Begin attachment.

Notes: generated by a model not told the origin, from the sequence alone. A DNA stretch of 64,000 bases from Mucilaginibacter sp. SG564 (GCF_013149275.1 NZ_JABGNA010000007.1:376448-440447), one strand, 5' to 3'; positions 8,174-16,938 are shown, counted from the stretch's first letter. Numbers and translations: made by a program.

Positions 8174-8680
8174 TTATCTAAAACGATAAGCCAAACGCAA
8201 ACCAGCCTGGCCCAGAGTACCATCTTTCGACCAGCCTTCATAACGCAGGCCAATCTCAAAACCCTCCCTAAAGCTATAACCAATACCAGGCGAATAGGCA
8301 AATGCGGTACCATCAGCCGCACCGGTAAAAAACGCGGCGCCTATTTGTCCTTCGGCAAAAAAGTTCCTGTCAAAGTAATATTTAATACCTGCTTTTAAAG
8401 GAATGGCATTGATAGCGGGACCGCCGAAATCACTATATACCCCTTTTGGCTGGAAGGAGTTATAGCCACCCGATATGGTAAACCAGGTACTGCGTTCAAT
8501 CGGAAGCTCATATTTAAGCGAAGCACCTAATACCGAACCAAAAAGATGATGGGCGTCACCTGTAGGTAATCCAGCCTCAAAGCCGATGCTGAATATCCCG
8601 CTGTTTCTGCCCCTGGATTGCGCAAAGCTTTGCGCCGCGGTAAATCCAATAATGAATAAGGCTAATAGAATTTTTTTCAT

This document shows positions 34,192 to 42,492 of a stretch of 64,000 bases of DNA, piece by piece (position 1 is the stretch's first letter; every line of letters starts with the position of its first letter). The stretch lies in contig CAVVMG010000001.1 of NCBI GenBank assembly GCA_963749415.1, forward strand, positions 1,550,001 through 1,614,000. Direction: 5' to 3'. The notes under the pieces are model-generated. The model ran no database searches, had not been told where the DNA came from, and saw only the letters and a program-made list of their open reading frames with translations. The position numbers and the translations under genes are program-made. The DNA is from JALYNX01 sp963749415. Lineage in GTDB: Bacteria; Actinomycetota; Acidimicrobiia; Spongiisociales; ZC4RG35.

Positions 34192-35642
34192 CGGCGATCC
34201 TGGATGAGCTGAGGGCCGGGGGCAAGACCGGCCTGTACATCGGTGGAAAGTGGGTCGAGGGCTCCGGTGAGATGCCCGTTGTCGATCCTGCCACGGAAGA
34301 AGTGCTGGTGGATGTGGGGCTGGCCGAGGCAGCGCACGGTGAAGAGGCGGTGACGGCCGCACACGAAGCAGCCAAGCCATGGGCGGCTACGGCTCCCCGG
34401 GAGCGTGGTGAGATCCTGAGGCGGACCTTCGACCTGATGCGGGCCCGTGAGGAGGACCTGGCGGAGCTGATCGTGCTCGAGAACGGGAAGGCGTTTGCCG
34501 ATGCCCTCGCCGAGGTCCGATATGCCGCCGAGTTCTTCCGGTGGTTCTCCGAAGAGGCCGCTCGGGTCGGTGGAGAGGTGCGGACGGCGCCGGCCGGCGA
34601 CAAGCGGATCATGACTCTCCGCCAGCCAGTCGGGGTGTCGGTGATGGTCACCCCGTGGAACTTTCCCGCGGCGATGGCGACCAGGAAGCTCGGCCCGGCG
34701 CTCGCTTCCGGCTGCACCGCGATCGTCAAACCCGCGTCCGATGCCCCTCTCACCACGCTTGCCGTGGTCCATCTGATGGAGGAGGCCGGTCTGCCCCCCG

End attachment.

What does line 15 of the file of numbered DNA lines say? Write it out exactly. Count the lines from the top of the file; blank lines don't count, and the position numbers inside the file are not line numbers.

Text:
34501 ATGCCCTCGCCGAGGTCCGATATGCCGCCGAGTTCTTCCGGTGGTTCTCCGAAGAGGCCGCTCGGGTCGGTGGAGAGGTGCGGACGGCGCCGGCCGGCGA